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The California Association of REALTORS® (C.A.R.) announced on Wednesday that it received a letter from the California Franchise Tax Board (FTB), obtained by Board of Equalization member George Runner, clarifying that California families who have lost their home in a short sale are not subject to state income tax liability on debt forgiveness “phantom income” they never received in a short sale.

Last month, in a letter to California Senator Barbara Boxer, the Internal Revenue Service (IRS) recognized that the debt written off in a short sale does not constitute recourse debt under California law, and thus does not create so-called “cancellation of debt” income to the underwater home seller for federal income tax purposes. Following the IRS’s clarification, C.A.R. sought a similar ruling by the California FTB. With the FTB’s clarification, underwater home sellers are now assured that they are not subject to state income tax liability, rescuing tens of thousands of distressed home sellers from California tax liability for debt written off by lenders in short sales.

“We are pleased with the recent clarifications issued by the IRS and the California Franchise Tax Board, which protect distressed homeowners from debt relief income tax associated with a short sale in California,” said C.A.R. President Kevin Brown. “We would like to thank Senator Boxer and BOE member Runner for their leadership in obtaining this guidance from the IRS and FTB. Distressed California homeowners can now avoid foreclosure or bankruptcy and can opt for a short sale instead, without incurring federal and state tax liability, even after the Mortgage Forgiveness Debt Relief Act of 2007 expires at the end of this year.”

One of the major successes Congress reached in the “fiscal cliff” negotiations at the end of 2012 was the extension of the Mortgage Forgiveness Debt Relief Act for another year. The measure will continue to exempt from taxation mortgage debt that is forgiven when homeowners and their mortgage lenders negotiate a short sale, loan modification (including any principal reduction) or foreclosure.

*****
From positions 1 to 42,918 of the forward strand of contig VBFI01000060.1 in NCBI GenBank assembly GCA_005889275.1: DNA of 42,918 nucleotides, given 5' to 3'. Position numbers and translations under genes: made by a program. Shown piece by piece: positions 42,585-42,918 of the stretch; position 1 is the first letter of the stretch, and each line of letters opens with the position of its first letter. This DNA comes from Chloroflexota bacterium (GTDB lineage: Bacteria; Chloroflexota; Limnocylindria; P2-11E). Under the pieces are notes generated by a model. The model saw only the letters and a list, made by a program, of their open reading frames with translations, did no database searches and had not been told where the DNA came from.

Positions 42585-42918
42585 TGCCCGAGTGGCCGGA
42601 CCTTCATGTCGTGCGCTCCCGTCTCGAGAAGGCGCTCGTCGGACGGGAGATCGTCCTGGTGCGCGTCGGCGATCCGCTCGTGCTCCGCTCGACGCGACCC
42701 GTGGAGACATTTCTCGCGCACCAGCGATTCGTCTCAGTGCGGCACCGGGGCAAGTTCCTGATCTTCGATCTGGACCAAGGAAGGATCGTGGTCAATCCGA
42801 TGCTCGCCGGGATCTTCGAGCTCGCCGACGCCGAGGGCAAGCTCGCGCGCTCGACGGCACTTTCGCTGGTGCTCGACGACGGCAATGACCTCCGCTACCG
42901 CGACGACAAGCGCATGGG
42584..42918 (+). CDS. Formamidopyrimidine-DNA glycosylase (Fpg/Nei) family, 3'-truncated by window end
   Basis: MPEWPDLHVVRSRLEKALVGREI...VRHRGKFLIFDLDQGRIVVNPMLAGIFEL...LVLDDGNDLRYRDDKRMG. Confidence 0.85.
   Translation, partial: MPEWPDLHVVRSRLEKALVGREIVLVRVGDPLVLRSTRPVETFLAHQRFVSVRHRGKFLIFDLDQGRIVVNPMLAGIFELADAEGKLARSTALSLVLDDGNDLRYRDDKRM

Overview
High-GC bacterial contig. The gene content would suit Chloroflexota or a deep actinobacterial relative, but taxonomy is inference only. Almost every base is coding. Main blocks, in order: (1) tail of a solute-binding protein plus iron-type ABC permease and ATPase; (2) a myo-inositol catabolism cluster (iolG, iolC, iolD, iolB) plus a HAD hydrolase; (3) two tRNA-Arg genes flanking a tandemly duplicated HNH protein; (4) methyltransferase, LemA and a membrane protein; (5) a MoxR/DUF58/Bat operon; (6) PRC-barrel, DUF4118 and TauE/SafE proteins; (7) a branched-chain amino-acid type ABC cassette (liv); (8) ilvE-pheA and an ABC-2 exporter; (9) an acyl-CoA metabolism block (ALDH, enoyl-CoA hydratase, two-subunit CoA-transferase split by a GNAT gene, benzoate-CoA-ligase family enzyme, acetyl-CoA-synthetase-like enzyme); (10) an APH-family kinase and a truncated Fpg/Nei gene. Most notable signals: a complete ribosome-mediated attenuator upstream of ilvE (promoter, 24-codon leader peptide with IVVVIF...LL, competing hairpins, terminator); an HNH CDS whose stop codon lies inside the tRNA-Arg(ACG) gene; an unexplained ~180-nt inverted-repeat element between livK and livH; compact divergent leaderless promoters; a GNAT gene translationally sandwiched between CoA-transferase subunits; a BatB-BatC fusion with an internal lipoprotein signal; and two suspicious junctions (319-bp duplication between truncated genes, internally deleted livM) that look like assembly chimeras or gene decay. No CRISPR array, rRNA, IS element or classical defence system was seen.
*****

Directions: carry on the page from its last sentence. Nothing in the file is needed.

While debt relief had been extended at the federal level, the state exemption expired at the end of 2012. In order to conform state law to the federal law that recently passed extending mortgage debt forgiveness, C.A.R. sponsored Senate Bill 30 (Calderon, D-Montebello) so California homeowners on the brink of foreclosure could get much-needed debt relief. That measure has stalled at the state level.

“Senator Boxer’s request to the IRS to provide guidance on whether mortgage debt forgiveness in a lender-approved short sale would be taxable and the subsequent rulings by the IRS and California FTB help clarify the state income tax status of distressed home sellers in California. Many have been worried about it and have contacted our association seeking clarification. We are glad the issue has been resolved,” said Carolyn Miller, president of the Silicon Valley Association of REALTORS® (SILVAR).

The latest California Association of REALTORS® Lender Satisfaction Survey report says lenders have made some progress in their short sale processes from a year ago.  Sixty-four percent of California REALTORS® said they still experienced difficulty in closing short sales, down from 77 percent in August 2011 and 70 percent in 2010. The percentage of REALTORS® who reported short sales as “extremely difficult,” dropped from 56 percent in 2011 to 34 percent in 2012.